Labeling it the “Mother of all Tax Reforms,” Rep. Charles Rangel, D-N.Y., chairman of the House Ways and Means Committee, has introduced a bill aimed at repealing the alternative minimum tax and cutting the top corporate tax rate while raising taxes in other areas, including on the salaries of hedge fund and private equity fund managers.The $1 trillion plan would reduce the top corporate rate from its current 35 percent to 30.5 percent.

Rangel does not expect the legislation, known as the Tax Reduction and Reform Act of 2007, to be voted on until next year, but he hopes to soon pass a stopgap measure to keep the AMT from spreading to 21 million more American taxpayers this year.

Congress enacted the AMT in 1969 to temper a public outcry that 155 people who earned more than $200,000 per year found themselves the beneficiaries of loopholes that allowed them to pay little or no tax. Since then, the AMT has undergone a series of temporary patches to stem the number of taxpayers who are affected. Rangel’s plan would apply one more patch in 2007, followed by the AMT repeal.

Rangel anticipates that the legislation would bring a net tax reduction to nearly all families with less than $500,000 in income. Married couples filing jointly would be able to claim another $850 on their standard deduction under the plan, and individual taxpayers would be able to claim another $425. More lower-income taxpayers would qualify for the Earned Income Tax Credit, and the refundable child credit would increase. “We have attempted to restore equity and fairness to the system,” Rangel said.


Permanently repealing the AMT would cost an estimated $800 billion over 10 years. To help offset that, Rangel has proposed a $48 billion tax increase on executives of hedge funds and private equity firms. Private equity firm managers would no longer have their incomes taxed at lower capital gains rates as carried interest, nor could hedge fund managers use offshore tax havens to defer taxes paid for investment services.

Rangel also wants to apply a “replacement tax” of 4.6 percent on income over $500,000 for couples, or $250,000 for single taxpayers. The bill would limit itemized deductions for the wealthy and phase out deductions for personal exemptions.

Last-in-first-out methods of counting inventory would be repealed under Rangel’s bill. The bill would also impose mandatory cost-basis reporting on brokers trading stocks, bonds, commodities and other securities.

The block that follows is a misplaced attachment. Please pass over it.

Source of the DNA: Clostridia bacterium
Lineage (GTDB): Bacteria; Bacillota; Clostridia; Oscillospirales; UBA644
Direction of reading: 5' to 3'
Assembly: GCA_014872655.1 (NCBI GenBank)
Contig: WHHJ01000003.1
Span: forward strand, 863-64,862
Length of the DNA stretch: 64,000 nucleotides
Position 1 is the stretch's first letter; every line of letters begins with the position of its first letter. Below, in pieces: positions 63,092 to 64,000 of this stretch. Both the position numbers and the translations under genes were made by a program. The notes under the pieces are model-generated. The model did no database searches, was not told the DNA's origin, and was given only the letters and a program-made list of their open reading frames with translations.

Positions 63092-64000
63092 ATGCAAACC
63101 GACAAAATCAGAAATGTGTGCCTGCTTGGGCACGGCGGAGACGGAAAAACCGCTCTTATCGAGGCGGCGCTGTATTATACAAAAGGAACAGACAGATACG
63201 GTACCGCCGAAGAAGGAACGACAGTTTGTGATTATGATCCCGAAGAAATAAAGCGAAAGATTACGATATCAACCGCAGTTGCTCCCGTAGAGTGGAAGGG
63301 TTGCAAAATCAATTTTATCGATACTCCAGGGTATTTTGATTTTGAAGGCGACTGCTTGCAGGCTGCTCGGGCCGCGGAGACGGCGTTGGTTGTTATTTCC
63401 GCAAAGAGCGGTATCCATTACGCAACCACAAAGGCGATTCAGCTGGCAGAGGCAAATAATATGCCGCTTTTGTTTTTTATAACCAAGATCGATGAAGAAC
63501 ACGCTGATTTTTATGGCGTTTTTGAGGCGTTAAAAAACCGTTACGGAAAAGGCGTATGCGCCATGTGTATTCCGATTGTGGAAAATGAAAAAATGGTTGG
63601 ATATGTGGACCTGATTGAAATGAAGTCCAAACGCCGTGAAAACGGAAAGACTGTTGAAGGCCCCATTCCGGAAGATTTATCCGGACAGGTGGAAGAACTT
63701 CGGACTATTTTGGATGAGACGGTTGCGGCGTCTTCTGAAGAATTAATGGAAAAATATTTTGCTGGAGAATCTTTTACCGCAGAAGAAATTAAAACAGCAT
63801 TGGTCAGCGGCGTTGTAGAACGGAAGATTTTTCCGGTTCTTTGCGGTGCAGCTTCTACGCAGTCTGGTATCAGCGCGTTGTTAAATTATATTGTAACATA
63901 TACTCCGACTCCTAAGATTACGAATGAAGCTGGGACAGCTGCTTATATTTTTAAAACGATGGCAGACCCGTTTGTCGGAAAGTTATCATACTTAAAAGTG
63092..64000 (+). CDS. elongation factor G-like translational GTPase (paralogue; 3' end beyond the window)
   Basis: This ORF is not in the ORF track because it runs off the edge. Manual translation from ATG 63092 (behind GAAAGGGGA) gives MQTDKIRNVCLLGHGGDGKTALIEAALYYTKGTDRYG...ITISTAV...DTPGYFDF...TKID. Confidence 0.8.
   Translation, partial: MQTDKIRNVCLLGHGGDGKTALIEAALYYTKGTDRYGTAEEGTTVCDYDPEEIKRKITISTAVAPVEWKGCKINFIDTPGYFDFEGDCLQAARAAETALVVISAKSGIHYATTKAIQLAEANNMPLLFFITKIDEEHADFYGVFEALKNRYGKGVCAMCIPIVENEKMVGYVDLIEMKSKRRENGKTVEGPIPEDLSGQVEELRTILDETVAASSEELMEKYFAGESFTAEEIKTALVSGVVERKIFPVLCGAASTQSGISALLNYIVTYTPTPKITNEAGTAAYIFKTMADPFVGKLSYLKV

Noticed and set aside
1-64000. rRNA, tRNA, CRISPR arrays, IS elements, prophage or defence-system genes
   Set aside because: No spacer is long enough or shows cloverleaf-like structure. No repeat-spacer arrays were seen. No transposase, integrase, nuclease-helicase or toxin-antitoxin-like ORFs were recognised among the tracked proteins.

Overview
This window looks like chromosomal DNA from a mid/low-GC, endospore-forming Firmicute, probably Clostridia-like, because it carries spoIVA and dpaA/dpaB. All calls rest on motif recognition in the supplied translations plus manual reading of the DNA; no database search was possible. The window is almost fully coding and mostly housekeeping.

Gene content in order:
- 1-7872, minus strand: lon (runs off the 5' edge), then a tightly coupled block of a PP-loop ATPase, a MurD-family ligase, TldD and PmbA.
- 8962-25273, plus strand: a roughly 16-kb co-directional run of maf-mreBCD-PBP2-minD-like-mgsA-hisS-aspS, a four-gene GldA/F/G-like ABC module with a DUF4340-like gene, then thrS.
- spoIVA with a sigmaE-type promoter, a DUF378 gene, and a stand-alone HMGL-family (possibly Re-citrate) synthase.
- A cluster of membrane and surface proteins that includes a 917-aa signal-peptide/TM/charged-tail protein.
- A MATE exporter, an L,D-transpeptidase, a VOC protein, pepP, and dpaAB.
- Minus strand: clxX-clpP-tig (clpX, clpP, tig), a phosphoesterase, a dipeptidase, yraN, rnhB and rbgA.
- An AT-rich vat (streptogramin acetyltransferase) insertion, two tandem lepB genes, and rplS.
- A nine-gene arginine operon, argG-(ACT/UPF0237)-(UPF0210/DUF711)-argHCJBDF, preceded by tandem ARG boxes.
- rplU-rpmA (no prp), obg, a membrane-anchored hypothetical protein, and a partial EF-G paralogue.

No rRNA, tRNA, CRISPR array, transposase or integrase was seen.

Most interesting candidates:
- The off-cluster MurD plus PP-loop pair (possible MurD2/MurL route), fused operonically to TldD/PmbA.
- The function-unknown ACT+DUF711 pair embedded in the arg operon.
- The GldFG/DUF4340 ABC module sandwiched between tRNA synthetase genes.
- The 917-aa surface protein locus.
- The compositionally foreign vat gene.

However, David Lifson, the president of the New York Society of CPAs and a partner at Hayes & Co. LLP, said that patches “make it increasingly difficult to impossible to see the impact of social and tax policy decisions imbedded in the code.”

“Worse, there’s no way presently to determine if the cost of the patch is really paid for by the accompanying offsets,” Lifson said. “We think it’s time for fundamental tax reform of some sort, not patches.”


Lifson and the NYSSCPA have recently proffered an AMT alternative — the Simplified, Exact, Transparent Tax, or SET Tax, a proposal that mandates a tax on all incomes over an established threshold, reduced by government-approved subtractions (such as mortgage interest or childcare), at an “economically appropriate and socially acceptable single rate.”

While the cut in the maximum corporate tax rate may help sway some votes in Congress, Chris Edwards, director of tax policy studies at the Cato Institute, doesn’t think it goes far enough. He pointed out that the average corporate tax rate in Europe is 24 percent.

“The federal corporate rate should be cut substantially and the federal government wouldn’t lose any money from that,” he said. He believes that the rate should be cut to 20 percent, not 30.5 percent, and that would encourage more companies to stop resorting to tax-avoidance schemes.

“I think pretty much everyone agrees something of this scale is unlikely to pass this year,” said Tom Ochsenschlager, vice president of taxation at the American Institute of CPAs. “And next year as well may be problematic because it’s an election year. It does raise taxes in certain areas, but everything he’s proposing has a tax benefit. The elimination of the AMT would be popular, but the question is, how do you pay for it?”

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